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Survey: People Aren’t News Reading; They’re ‘News Snacking’ [Infographic]

infographicMobiles Republic, a global news syndication company, recently released the results from its 2013 survey of news reading habits.

The study, based off the responses of over 8,000 of its News RepublicĀ® app users, indicates that news consumption is rising; as the number of news outlets grows, so do readers’ appetites for accurate, multi-sourced and fresh news.

Here are key takeaways and the full infographic:

People are checking the news more frequently and for shorter amounts of time.

Forget news reading. Today, it’s all about “news snacking,” meaning people are checking the news more often and typically on mobile devices. 75 percent of readers with smartphones and 70 percent with tablets check the news more than once a day. Read more

Get Advice from the National Crowdfunding Association Executive Director

Trying to use crowdfunding sites to launch your next journalism project?

National Crowdfunding Association executive director David Marlett will lead a short Crowdfunding for Media webcast with Mediabistro. Follow this link to register:

In this webcast, David Marlett, executive director of the National Crowdfunding Association, will use examples from the audience to explain how just about any project can be successfully crowdfunded. David will also outline how upcoming legal changes will allow for equity crowdfunding and Reg D/accredited investor crowdfunding. You’ll learn how to: Choose the right platform and reach out to investors for your potential project. Raise the right amount of money and provide appropriate investor rewards. Identify entrepreneurs whose businesses might make good investments. Understand upcoming legal changes that will affect crowdfunding.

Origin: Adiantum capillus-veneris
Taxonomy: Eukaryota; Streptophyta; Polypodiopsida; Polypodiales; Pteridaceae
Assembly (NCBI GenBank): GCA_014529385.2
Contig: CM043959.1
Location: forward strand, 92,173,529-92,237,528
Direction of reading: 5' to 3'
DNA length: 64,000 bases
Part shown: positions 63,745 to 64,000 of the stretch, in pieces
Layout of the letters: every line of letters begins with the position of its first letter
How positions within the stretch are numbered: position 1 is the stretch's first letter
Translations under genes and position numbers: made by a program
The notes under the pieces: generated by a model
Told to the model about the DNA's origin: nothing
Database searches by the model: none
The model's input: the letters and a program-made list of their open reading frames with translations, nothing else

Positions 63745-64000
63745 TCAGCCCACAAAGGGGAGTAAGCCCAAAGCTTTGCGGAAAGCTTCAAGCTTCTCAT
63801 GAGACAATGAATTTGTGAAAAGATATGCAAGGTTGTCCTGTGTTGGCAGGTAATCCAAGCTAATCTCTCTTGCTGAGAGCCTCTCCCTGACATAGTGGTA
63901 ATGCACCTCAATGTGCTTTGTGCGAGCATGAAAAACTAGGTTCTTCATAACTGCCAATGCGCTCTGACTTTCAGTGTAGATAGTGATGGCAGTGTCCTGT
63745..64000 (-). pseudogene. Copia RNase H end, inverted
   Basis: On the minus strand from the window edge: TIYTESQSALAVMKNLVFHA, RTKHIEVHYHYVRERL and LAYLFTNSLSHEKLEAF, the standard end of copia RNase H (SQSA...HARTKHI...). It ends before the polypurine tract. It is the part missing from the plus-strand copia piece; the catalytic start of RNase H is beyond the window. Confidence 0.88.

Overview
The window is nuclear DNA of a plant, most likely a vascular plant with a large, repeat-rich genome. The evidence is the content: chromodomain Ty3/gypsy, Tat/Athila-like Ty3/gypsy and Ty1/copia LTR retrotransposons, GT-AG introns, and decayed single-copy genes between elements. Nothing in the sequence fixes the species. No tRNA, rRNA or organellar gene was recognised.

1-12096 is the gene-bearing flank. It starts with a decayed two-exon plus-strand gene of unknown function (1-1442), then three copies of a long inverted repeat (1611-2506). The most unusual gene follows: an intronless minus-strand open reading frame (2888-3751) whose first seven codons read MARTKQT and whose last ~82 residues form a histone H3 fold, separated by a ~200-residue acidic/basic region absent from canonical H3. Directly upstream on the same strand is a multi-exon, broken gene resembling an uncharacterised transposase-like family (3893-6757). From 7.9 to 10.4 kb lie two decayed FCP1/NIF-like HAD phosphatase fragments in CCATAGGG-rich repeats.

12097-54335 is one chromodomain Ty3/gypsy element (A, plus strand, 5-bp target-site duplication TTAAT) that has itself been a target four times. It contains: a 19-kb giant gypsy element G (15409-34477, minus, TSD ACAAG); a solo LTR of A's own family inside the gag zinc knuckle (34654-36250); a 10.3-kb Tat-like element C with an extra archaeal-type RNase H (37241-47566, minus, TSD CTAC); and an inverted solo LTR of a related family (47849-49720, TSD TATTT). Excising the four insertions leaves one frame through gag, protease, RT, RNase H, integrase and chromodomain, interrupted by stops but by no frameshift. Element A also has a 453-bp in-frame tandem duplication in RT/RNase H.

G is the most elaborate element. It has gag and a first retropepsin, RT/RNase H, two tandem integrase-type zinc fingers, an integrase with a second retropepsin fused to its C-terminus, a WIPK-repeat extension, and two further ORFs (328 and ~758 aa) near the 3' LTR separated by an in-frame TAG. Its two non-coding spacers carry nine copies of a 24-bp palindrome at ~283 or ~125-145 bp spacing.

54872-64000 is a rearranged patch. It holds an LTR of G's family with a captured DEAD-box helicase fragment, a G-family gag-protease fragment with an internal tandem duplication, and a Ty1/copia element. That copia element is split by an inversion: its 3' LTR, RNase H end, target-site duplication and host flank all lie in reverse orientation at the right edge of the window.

30 Holiday Gifts for Journalists 2012

Holidays are just around the corner and we know most of you who read this blog have a journalist or two in your life that you’ll be shopping for. Here are the recommendations from our entire 10,000 Words crew for journalistic, geeky, fun gifts. We also have a holiday gift guide from 2011 that is still relevant (2010, 2009 and 2008‘s versions are fun, too!). Anything we missed? Add your favorites and must-haves in the comments. Read more

30 Holiday Gifts For Journalists

Holidays are just around the corner and we know most of you who read this blog have a journalist or two in your life that you’ll be shopping for. Here are the recommendations from our entire 10,000 Words crew for journalistic, geeky, fun gifts. We also have holiday gift guidesĀ from 2008 and 2009 that are still relevant. Anything we missed? Add your favorites and must-haves in the comments. Read more

Photo tagging: Journalism's next social experiment

by Mark S. Luckie

Faces in the crowd are no longer just faces. Photo tagging allows people to identify themselves and others in a photo and the technology is starting to catch on as a tool for journalism. Sites like Facebook and Flickr have offered tagging options for some time, which means many readers already know why and how to use tagging.

So what are the benefits of tagging a photo? MLB.com has encouraged sports fans to tag themselves in the crowd of a recent baseball game. As mentioned previously, NPR used Flickr to encourage readers to tag attendees in the audience of a Senate hearing.

A high-resolution photograph shot at the Glastonbury Music Festival recently broke the record as the most tagged online image ever, with approximately 7000 concertgoers identifying themselves in the photo.

Photo tagging is also being used to identify faces in a class photo, as in the example below:

Photo tagging allows newsrooms to get an idea of who is in the crowd and possibly connect with those people by allowing readers or viewers to tag themselves in a photo. Tagging also lets readers participate and engage with the newsroom by contributing in a small way to the coverage.

So how do you get started tagging? Many news organizations already have Flickr accounts, so you can use the tool to allow people to tag photos. While some photo hosting tools like Twitpic and Picasa allow for tagging, Flickr is likely the best tool for news media to use.

Flickr already has a built-in user base who are familiar with the technology and those who don’t can catch on quickly. Plus, a basic account is free. Alternatively, you can use proprietary, paid tools like Thinglink to embed a photo on your own site and make it taggable.

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